Just in time for the weekend, a tropical disturbance moving through the Atlantic is expected to dump massive amounts of rain on Miami. Although we're still one month away from the official start of hurricane season, the National Weather Service says a weak disturbance is passing over the northwestern Bahamas and will move into South Florida over the next few days.
All that amounts to a soggy weekend: The forecast currently calls for at least some chance of rain and thunderstorms through next Wednesday. The National Weather Service says heavy rainfall is its primary concern for Florida. Meteorologists have warned some areas may flood — particularly those with a history of poor drainage, such as low-lying sections of Brickell, Coconut Grove, and Miami Beach.
The storm system will also affect weekend plans for boating or swimming. The hazardous weather outlook for South Florida says there's a high risk of life-threatening rip currents for all Atlantic beaches, and waves could reach as high as seven feet. The forecast also includes a slight chance of waterspouts. Swimming is not recommended.
5/1 @ 10 am - A Disturbance now over the NW Bahamas will bring us heavy rainfall and hazardous swimming/boating conditions over the next few days. Flooding of poorly drained areas is possible. #flwx pic.twitter.com/mHWCuVItfm— NWS Miami (@NWSMiami) May 1, 2019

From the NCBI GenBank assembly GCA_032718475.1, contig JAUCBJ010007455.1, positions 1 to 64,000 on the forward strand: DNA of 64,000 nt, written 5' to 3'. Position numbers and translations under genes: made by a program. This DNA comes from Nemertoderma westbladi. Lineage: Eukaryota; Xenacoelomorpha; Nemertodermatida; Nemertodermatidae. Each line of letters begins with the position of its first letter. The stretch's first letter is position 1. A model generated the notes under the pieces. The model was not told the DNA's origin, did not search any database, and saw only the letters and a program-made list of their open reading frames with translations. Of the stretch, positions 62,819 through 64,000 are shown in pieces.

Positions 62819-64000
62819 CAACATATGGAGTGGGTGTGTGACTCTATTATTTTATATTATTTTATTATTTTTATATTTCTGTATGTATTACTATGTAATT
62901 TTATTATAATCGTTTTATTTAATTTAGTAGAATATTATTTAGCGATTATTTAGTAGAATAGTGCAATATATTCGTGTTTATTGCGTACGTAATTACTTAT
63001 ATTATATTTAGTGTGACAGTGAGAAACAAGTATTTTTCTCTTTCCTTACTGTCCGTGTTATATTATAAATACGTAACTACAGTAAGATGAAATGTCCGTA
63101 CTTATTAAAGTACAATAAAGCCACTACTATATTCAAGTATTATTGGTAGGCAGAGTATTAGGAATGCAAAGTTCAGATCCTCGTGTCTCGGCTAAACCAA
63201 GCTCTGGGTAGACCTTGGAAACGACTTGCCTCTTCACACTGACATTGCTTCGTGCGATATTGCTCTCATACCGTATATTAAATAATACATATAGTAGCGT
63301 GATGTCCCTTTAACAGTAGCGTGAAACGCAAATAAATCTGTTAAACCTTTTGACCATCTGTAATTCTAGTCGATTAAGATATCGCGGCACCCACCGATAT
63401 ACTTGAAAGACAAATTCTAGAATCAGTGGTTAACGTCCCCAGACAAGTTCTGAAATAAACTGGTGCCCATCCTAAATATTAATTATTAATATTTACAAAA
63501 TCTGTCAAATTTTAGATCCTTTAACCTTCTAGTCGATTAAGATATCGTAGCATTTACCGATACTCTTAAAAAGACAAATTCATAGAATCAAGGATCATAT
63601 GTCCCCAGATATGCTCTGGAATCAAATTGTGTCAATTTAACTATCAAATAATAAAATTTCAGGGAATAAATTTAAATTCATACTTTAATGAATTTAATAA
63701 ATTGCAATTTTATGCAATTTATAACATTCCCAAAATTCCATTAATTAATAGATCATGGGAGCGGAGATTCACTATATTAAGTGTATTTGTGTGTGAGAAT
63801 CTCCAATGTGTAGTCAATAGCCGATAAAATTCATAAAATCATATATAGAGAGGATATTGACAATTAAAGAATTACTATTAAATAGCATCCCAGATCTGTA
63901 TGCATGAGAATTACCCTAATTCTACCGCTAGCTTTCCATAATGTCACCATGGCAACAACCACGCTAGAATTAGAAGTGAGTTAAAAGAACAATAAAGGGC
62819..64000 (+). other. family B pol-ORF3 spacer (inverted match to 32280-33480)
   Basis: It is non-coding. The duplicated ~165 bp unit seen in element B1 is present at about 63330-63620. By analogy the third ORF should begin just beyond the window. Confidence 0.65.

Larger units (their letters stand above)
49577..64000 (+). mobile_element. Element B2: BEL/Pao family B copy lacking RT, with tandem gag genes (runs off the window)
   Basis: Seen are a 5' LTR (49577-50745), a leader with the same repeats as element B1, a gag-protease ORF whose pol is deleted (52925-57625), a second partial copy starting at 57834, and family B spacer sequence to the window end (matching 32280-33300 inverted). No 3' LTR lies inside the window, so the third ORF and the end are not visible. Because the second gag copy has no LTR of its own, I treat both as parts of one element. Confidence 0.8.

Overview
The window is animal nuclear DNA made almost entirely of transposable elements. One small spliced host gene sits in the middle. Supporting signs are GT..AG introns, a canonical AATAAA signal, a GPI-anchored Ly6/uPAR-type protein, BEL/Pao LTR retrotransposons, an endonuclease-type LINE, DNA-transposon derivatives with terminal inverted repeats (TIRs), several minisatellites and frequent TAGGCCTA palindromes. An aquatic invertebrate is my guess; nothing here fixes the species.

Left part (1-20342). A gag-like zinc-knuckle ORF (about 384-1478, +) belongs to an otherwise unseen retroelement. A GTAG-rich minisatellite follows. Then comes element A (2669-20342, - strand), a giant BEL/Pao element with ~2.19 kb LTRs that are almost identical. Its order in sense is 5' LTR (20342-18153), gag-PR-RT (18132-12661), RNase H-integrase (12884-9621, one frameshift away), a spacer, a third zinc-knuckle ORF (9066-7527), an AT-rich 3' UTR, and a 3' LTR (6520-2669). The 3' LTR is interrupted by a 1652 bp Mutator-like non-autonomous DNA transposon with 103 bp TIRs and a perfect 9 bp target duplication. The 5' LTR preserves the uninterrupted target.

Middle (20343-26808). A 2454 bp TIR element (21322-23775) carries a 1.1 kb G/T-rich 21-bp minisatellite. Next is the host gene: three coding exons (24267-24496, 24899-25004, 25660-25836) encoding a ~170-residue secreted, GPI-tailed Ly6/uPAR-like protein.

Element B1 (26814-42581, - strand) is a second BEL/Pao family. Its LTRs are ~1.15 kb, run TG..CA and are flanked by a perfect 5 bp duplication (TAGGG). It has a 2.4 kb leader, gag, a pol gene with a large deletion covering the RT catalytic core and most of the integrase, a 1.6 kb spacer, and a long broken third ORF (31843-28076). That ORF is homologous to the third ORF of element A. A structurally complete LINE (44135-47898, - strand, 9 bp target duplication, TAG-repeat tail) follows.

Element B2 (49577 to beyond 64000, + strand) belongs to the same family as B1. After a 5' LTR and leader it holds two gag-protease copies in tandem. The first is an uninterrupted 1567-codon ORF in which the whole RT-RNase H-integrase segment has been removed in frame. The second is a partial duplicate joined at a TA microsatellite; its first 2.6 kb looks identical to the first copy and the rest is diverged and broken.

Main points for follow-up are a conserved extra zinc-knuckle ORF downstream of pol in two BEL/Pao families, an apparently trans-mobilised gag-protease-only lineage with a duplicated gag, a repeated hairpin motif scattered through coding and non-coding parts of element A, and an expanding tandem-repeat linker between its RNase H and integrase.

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The 2019 hurricane season officially begins June 1. AccuWeather forecasters are predicting a normal to above-average season with 12 to 14 storms, including two to four that could become major hurricanes. The first named storm of the year will be called Andrea, followed by Barry, Chantal, and Dorian.
The intensity of the storms in many ways depends on the El Niño and La Niña weather patterns.
"If this current El Niño continues or strengthens, then the number of tropical storms and hurricanes will be near or below normal," says Dan Kottlowski, an Atlantic hurricane expert with AccuWeather. "If the El Niño weakens and goes neutral, the number of tropical storms and hurricanes could actually be higher than normal."
This weekend's tropical disturbance isn't likely to become a larger storm, however. The National Weather Service says the system has a "near 0% chance" of tropical development.